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Columnists

Newsrooms have glance journalism up their sleeves

Photo: Margherita J. L. Lisoni/flickr

For years I've been impressing on my journalism students the importance of microcontent. But, until smartwatches came along, I just didn't realize how micro things would get.

Microcontent is the headlines, subheads, grabber quotes and other elements in larger-type sizes of an article's layout. Online they should serve to let the reader know what the story is about and reveal salient details about the content. Why? Because readers make choices about stories quickly, within seconds. And, those same readers are on a mission. They are hunters and gatherers looking for information that matters. If your microcontent doesn't let them decide whether your story is a nutritious news snack they need now, they will move on.

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| April 9, 2015
| March 7, 2015

Journalism's legitimation crisis

Photo: flickr/UK Ministry of Defence
There is a core contradiction at the heart of journalism. The public interest is giving way to the advancement of private interests.

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Columnists

Jon Stewart leaves us a model for a different political practice

Photo: cliff1066™/flickr

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Columnists

The people led the solidarity march in Paris, not world leaders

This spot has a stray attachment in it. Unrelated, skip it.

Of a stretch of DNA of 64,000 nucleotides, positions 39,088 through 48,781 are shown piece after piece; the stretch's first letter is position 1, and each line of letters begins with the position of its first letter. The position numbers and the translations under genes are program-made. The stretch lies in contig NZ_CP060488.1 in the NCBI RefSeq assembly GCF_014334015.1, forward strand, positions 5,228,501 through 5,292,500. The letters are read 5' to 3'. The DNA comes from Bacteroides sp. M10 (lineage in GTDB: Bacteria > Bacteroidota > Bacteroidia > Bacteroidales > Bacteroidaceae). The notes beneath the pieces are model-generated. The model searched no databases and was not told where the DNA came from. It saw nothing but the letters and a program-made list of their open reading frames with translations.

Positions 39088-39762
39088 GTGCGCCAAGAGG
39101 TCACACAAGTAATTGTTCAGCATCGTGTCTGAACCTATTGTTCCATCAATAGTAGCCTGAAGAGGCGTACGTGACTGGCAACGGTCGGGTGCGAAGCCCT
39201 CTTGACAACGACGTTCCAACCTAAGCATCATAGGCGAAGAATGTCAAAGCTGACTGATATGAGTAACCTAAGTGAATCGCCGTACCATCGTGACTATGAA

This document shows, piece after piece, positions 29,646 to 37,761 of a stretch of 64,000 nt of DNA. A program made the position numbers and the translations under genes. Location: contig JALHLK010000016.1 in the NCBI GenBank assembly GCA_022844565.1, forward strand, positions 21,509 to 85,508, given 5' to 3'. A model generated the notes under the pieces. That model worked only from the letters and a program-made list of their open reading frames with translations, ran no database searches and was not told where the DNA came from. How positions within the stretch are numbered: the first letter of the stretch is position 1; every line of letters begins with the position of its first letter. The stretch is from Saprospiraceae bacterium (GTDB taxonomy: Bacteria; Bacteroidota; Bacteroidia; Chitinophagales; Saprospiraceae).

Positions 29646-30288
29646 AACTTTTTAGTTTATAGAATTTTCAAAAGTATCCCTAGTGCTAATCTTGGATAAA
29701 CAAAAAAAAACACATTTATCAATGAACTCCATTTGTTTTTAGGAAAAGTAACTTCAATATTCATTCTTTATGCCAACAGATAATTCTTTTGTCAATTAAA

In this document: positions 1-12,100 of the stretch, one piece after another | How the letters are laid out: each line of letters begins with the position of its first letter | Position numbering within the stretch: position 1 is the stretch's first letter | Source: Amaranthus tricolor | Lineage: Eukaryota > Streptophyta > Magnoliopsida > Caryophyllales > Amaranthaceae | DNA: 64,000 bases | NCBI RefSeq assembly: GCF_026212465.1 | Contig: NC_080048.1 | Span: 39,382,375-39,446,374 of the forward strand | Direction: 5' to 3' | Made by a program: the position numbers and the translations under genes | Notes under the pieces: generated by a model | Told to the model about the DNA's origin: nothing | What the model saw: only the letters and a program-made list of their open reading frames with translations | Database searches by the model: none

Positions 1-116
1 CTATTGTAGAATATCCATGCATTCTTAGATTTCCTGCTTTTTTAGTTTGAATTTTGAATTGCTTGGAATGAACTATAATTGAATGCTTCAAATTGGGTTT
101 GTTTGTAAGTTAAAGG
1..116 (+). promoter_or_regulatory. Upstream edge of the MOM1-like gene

Photo: Emilien ETIENNE/flickr

The massacre at Charlie Hebdo, and the subsequent killing of a policewoman and mass murder at the Hyper Cachet kosher market, shocked the world. Young fanatics with automatic weapons unleashed a torrent of violence and death, fuelled by zealous intolerance. At the Paris offices of Charlie Hebdo, the satiric newsmagazine, 12 were murdered and 11 wounded. The victims were guilty of nothing more than expressing ideas. Certainly, true to the point of satire, many of the ideas were very offensive to many people -- in this case, caricatures of the prophet Muhammad.

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Columnists

Charlie Hebdo attack targeted satire, not journalism

Photo: Brigitte Djajasasmita/flickr

I'm uneasy calling the massacre in Paris an attack on journalism. Journalism is a vast flabby entity, practised by many. The slaughter at Charlie Hebdo was aimed at satire, birthed along with journalism in the enlightenment era (Swift in England, Moliere and Voltaire in France, many others). More precisely, it was aimed at political cartooning, which the French adore. Daumier was the great precursor to the martyrs -- I think that's the right word -- this week.

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Do

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| December 3, 2014
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| Shameless Magazine is an independent Canadian voice for young women and trans youth. It's run by volunteers and guided by a feminist and anti-racist approach.
Length: 16:10 minutes (14.81 MB)
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